Fellow GOP renegades Lonegan and Doherty meet on the Courthouse steps in Hunterdon

FLEMINGTON – Stung by his unsuccessful bid for the vacant 23rd District State Senate seat at a joint Warren-Hunterdon County Convention earlier this year, Assemblyman Mike Doherty (R-Washington Twp.) now mobilizes a counter-attack to the same GOP establishment that bucked him in moves not dissimilar from those of fellow movement conservative, former Bogota Mayor Steve Lonegan, who stood with Doherty today in a show of solidarity.

Beaten by state Sen. Marcia Karrow (R-Raritan Twp.), Doherty hopes to corral enough hinterlands party support to take revenge in Hunterdon and Warren as he renounces his own Assembly seat to try to move up and claim the state senate seat U.S. Rep. Leonard Lance (R-Clinton) left at the end of last year, and which Karrow now holds.

Then there’s gubernatorial candidate Lonegan, who between now and June 2nd works to shed the early campaign casualty image created when presumptive GOP frontrunner Chris Christie buried him in the GOP county conventions.

They have long backed each other, Lonegan and Doherty.

“This was the guy who stopped borrowing without voter approval and consequently incurred the wrath of his own party,” roared Doherty, standing on the steps of the Hunterdon County Courthouse with Lonegan and his 23rd District running mates, Assembly candidate Ed Smith and Freeholder candidate Jennifer McClurg. “He’s the guy that fought Gov. Jon Corzine’s toll roads scheme. Remember that, folks? That scheme where he wanted to sell our toll roads to his friends on Wall Street for $40 billion?”

Doherty hit the Ronald Reagan chord early.

“Government isn’t the answer to our problems,” he said. “Government is the problem.”

When he spoke, flat tax advocate and fiscal and social conservative Lonegan tried to stem the fear among fellow members of his party that hard core conservatives can’t win a general election. He pointed to the 2007 defeat of the Corzine-backed embryonic stem cell stimulus ballot question as an example of the building overlap between New Jersey voters and the conservative movement.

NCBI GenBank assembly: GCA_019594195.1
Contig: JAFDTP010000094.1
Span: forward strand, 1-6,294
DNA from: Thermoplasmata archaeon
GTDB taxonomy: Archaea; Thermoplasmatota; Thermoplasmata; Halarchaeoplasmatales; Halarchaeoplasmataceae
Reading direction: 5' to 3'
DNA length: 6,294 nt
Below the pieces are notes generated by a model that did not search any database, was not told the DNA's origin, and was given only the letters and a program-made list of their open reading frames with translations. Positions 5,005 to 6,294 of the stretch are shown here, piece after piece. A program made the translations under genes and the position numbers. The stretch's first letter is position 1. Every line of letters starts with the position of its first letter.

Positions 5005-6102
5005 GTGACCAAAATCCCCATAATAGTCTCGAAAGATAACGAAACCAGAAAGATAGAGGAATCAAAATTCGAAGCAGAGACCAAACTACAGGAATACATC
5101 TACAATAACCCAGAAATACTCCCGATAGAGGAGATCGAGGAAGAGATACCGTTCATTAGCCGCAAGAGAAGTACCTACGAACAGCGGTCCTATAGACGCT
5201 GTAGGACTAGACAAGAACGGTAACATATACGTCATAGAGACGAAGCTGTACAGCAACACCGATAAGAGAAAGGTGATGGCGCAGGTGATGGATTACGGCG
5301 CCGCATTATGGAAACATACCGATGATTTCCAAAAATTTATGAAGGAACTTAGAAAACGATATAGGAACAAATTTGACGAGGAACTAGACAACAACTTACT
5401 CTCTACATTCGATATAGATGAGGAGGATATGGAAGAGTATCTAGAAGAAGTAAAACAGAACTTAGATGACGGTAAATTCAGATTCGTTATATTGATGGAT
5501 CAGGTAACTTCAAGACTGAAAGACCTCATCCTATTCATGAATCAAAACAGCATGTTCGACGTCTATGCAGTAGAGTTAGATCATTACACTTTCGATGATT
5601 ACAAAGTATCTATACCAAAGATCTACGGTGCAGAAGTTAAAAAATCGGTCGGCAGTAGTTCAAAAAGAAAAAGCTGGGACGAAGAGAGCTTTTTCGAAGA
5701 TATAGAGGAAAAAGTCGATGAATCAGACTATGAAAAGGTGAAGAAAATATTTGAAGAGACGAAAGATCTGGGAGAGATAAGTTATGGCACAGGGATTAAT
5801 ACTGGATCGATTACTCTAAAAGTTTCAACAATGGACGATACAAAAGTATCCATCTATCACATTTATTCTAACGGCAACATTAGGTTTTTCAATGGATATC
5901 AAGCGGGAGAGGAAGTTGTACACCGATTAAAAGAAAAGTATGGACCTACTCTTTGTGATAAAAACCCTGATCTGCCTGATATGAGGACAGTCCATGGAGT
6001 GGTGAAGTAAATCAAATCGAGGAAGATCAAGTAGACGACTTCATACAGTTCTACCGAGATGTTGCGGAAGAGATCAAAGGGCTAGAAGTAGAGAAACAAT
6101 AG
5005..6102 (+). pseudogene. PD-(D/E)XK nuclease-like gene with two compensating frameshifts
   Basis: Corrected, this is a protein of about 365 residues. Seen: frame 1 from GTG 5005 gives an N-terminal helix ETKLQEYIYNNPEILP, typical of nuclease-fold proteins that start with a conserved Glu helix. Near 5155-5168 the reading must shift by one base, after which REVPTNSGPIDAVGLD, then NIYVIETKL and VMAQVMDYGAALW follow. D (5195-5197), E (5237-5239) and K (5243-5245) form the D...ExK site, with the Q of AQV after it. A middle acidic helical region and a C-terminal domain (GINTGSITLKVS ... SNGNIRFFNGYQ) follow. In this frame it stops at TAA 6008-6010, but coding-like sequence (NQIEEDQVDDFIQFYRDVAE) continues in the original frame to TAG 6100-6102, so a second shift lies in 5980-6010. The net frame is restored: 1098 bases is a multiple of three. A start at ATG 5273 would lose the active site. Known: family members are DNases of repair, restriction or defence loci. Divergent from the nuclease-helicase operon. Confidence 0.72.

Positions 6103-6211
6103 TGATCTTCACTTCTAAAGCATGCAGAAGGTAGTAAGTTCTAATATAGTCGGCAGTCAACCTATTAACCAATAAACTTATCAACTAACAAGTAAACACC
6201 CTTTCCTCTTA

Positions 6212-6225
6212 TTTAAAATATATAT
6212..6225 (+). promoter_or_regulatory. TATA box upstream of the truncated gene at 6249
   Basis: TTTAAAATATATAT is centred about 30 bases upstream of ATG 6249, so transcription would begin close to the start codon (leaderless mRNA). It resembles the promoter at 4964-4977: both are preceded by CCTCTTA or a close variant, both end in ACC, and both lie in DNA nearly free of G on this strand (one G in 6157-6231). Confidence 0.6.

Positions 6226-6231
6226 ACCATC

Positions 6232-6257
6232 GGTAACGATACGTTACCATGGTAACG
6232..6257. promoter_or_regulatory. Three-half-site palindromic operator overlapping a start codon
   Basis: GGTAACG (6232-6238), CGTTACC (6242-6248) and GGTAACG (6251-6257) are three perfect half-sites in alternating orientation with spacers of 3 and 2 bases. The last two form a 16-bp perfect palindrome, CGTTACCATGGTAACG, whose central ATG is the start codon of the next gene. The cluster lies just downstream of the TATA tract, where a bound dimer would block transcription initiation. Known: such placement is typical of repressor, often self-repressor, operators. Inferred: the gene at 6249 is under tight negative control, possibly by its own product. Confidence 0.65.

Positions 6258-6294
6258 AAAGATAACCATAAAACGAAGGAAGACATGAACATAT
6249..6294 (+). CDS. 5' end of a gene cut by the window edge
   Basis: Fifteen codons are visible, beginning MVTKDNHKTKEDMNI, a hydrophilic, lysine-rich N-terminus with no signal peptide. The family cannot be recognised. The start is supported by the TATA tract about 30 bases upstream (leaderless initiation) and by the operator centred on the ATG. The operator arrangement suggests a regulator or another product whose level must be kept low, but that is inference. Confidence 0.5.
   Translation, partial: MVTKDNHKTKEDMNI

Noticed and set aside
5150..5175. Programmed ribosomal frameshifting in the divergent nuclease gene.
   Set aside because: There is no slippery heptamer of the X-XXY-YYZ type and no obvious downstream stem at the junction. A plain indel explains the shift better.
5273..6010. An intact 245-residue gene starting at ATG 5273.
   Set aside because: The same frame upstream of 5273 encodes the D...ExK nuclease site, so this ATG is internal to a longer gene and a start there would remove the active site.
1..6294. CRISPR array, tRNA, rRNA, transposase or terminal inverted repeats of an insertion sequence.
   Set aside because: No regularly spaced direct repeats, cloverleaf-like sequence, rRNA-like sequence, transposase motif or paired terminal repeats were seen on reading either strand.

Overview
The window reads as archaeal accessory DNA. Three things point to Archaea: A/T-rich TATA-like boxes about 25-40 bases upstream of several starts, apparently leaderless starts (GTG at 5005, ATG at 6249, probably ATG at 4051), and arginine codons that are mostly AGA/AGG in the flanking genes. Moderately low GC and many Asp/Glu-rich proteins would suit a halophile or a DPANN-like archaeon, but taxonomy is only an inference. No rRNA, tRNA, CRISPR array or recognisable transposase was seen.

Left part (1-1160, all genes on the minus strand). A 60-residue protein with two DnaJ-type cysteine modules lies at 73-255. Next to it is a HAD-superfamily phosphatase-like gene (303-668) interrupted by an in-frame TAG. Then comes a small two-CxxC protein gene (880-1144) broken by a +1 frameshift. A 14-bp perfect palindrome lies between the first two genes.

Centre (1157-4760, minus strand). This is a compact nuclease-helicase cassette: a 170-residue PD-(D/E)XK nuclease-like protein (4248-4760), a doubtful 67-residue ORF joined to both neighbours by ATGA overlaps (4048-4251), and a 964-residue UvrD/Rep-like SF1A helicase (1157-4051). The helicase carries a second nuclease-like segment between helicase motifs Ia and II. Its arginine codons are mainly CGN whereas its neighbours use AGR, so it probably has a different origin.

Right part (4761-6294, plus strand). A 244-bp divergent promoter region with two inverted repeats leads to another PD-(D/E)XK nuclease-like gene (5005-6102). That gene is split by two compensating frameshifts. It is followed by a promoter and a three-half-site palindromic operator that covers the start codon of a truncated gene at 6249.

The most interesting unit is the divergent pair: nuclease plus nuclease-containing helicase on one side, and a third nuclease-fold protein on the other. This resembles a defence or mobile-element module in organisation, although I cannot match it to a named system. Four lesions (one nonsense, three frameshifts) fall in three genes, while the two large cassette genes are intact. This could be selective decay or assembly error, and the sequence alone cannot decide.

“This is a conservative state, hungry for conservative leadership,” said Lonegan, who dismissed the likes of Dick Zimmer (2008) and Tom Kean, Jr. (2006) as nice guy moderates who couldn’t get it done because they didn’t dig in unequivocally with conservative positions.

“You see the fear in people when you talk about social issues,” Lonegan said. “We should remind people that this is a Judeo-Christian nation and we are endowed by our creator with certain inalienable rights. We need to right people of our 2nd Amendment rights and the sanctity of human life. Barack Obama ran in the Democrat Primary as a hard-left liberal and he ran in the general election as a hard left liberal by turning out his base voters for a leftwing agenda. He won. It’s time the Republicans ran on their principles.”

There were scattered hand claps in the plaza among the two handfuls of people who stood at the bottom of the steps where Lonegan’s makeshift podium loomed.

A fierce proponent of traditional marriage, Doherty reiterated his own view that the issue of marriage equality should go to the voters and not be decided in the halls of the Statehouse.

“Please, make it stop,” local businesswoman Joan Schaming pleaded when the candidates finished their remarks. “I have customers who come into my store all the time who just can’t take it anymore. This governor has to be defeated.”

Antonia Hollain of White House Station said Democratic machine politics drove her out of Elizabeth and now as she struggles to stay in Hunterdon County, she wants a conservative governor who can restore the economy with some sound business principles.

“My father didn’t flee a socialist country (Cuba) so we could live in one here,” said Hollain, a Lonegan-Doherty backer. Fellow GOP renegades Lonegan and Doherty meet on the Courthouse steps in Hunterdon